Culture Matters, a magazine dedicated to Cordillera-related concerns, was launched today at the Baguio Museum. Gracing the occasion were Councilor Elmer Datuin, chair for the Baguio City Council Committee on Tourism, and Narda Capuyan, a board member of the Baguio-Mt. Province Museum and the Baguio Flower Festival Foundation.
Published by the Lin-awa Center for Culture and Arts, the publication seeks "to deepen a great cultural awareness of peoples and places in [the Cordillera]" and to "serve as a tool for cultural education and a platform for educators, students, culture and arts enthusiasts and researchers to write about indigenous materials, publish ethnographic research and cultural documentations that will be used to inform, transform and nurture whatever remains of our cultural heritage."
The theme for this maiden issue is Festivals of the Cordillera. Stella Maria L. de Guia in her editorial, "Feasting on the Cordillera Festivals," underscored the social and economic values of the annual galas in the Cordillera as well as the challenges of maintaining and reinforcing the integrity of indigenous culture while surfing the waves of globalization.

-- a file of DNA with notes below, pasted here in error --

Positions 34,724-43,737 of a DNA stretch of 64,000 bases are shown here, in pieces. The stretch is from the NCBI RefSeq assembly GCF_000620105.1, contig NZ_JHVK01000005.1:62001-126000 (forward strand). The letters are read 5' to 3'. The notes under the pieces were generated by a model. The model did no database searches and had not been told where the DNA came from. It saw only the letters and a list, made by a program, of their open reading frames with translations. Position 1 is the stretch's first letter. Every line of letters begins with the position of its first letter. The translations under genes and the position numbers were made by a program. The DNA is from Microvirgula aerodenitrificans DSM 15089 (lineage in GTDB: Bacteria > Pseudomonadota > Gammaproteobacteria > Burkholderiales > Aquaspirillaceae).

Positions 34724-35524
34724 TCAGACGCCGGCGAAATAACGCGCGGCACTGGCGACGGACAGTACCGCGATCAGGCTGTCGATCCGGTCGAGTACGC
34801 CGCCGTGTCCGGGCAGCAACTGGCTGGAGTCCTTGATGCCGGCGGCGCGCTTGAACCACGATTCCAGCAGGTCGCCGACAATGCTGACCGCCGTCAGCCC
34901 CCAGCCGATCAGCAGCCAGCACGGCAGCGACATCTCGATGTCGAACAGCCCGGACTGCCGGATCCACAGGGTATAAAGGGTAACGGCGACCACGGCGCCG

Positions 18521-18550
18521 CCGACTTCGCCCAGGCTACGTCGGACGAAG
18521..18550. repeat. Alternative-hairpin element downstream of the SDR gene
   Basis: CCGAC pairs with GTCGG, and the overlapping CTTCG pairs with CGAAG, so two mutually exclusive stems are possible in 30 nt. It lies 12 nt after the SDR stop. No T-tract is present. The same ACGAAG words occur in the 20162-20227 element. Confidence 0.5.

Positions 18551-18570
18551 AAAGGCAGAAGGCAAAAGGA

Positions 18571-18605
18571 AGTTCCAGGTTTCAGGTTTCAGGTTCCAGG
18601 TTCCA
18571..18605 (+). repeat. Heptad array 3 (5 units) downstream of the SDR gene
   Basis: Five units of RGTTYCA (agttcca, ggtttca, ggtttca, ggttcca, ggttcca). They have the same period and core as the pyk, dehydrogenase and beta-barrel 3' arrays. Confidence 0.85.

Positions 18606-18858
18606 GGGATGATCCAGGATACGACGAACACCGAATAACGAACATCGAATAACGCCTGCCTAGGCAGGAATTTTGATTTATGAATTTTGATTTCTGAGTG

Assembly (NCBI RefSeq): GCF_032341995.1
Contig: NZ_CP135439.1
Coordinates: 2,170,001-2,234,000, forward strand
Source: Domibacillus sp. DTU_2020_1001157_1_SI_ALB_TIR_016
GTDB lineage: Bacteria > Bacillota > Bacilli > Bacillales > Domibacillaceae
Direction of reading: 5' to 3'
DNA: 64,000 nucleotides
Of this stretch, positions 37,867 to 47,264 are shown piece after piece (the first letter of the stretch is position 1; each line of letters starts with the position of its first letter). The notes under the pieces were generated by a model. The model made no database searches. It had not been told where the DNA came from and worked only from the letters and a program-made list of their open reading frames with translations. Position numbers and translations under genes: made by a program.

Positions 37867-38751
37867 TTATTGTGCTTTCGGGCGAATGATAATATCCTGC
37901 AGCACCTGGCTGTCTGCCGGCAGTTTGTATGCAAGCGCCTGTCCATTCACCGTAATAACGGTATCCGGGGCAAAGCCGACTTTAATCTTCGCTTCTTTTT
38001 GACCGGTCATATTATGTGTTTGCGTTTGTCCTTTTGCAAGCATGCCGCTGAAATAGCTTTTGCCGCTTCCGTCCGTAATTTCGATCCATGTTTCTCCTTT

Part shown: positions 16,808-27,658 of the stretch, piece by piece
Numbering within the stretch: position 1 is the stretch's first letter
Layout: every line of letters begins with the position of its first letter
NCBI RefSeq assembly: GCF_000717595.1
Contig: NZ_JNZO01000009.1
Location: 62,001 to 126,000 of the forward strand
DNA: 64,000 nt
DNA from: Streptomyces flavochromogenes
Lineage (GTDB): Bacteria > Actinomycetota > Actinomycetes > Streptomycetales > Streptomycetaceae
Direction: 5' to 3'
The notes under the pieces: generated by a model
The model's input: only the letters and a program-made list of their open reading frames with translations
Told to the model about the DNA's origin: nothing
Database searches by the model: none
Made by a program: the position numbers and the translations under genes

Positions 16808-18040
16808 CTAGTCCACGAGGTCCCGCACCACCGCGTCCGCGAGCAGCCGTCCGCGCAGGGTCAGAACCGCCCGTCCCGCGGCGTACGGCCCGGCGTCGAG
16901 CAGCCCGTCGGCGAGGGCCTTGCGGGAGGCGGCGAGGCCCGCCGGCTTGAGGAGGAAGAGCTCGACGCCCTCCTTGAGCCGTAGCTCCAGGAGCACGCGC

The contributors to this issue are Ike T. Picpican, Scott Magkachi Saboy, Glo R. Abaeo, Fr. Roland P. Buyagan, Remedios U. Andrada, Lars Kjaerholm, Annielyn P. Pucking, and Lucia B. Ruiz.
For Cordillerans, festivals are milieus to review the past, so the road map of heritage conservation can be chartered for the future, lest tradition is completely forgotten as a result of globalization....
Though these festivals showcase the destination, care must be exercised by the host city, municipality or province to ensure that the carrying capacity is not exceeded; otherwise, problems related to the environment, water, peace and order will ensure. Over-commercialization of the festival also reduces its cultural objective and heritage revival. (Stella Maria L. de Guia)